Non Compete Agreements: A lesson from Google

Noncompete Agreements: A Lesson from Google on Inevitable Disclosure
October 2005
Inevitable discovery is a legal theory, which may cause technology companies and professionals to reexamine noncompete agreements and provisions in employment contracts. In July 2005, Microsoft filed a lawsuit in Washington state court against Google and Microsoft’s former corporate vice president of its Natural Interactive Services Division, Kai-Fu Lee. The lawsuit is based largely on a noncompete agreement Lee signed with Microsoft and was brought after Google hired Lee to head its research and development facility in China. In addition, Microsoft argued that certain trade secrets would inevitably be disclosed through Google’s employment of Lee.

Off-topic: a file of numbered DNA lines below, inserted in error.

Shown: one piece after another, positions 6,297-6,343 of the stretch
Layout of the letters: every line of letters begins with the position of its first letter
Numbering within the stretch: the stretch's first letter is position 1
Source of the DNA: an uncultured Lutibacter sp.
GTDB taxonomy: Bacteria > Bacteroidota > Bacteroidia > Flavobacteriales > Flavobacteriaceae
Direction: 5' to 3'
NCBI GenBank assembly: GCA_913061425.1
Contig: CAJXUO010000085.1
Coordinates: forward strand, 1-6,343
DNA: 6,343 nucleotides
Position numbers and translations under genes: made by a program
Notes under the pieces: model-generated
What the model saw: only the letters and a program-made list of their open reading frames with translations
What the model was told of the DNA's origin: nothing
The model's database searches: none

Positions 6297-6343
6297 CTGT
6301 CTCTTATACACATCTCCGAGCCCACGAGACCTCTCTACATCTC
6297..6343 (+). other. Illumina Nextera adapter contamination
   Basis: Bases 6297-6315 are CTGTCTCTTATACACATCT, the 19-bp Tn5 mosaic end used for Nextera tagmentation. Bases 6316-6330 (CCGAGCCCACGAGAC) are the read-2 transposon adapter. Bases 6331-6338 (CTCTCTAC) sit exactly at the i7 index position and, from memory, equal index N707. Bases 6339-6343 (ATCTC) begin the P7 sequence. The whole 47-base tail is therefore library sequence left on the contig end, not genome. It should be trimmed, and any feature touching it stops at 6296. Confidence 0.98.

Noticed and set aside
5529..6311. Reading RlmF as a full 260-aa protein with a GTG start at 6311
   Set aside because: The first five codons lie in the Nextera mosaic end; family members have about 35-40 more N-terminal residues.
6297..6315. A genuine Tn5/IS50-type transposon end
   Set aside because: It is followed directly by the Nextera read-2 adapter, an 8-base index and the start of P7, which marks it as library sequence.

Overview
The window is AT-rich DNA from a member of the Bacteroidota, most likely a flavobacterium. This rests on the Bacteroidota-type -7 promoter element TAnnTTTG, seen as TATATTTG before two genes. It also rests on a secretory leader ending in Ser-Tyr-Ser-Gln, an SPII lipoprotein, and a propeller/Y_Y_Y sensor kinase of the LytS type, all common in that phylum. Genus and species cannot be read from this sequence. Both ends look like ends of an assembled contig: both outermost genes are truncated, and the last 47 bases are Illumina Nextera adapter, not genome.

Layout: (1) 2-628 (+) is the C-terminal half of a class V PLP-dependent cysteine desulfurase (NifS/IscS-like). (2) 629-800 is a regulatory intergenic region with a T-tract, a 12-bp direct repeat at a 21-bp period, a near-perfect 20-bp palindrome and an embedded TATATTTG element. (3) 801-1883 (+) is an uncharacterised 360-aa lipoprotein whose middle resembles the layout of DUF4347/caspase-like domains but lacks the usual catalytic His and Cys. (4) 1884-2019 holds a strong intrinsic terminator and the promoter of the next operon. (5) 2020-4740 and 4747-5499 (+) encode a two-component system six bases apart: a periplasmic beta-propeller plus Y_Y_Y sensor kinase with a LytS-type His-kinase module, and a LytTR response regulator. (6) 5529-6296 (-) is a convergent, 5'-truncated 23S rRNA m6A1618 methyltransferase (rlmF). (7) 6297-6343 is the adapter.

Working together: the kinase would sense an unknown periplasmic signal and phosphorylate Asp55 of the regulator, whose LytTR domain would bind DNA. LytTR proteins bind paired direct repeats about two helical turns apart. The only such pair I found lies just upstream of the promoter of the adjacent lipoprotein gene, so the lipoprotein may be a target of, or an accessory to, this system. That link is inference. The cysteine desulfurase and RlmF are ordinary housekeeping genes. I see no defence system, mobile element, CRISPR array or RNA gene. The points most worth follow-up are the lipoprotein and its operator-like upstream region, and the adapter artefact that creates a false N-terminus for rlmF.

The concept of inevitable disclosure stems from the threatened misappropriation of trade secrets. Under the doctrine of inevitable disclosure, it is argued that disclosure of trade secrets will likely occur based upon the employee performing similar job functions with his or her new employer. State and federal courts are split as to whether the mere threat of misappropriation of trade secrets is enough to bar an employee from similar employment based on the doctrine of inevitable disclosure. For this reason Microsoft wants the case decided in the state of Washington, where the law supports the doctrine of inevitable disclosure and where a judge has issued a temporary ban that will keep Lee from performing certain work for Google. Google has counterclaimed in the State of California where the courts are less likely to enjoin employment.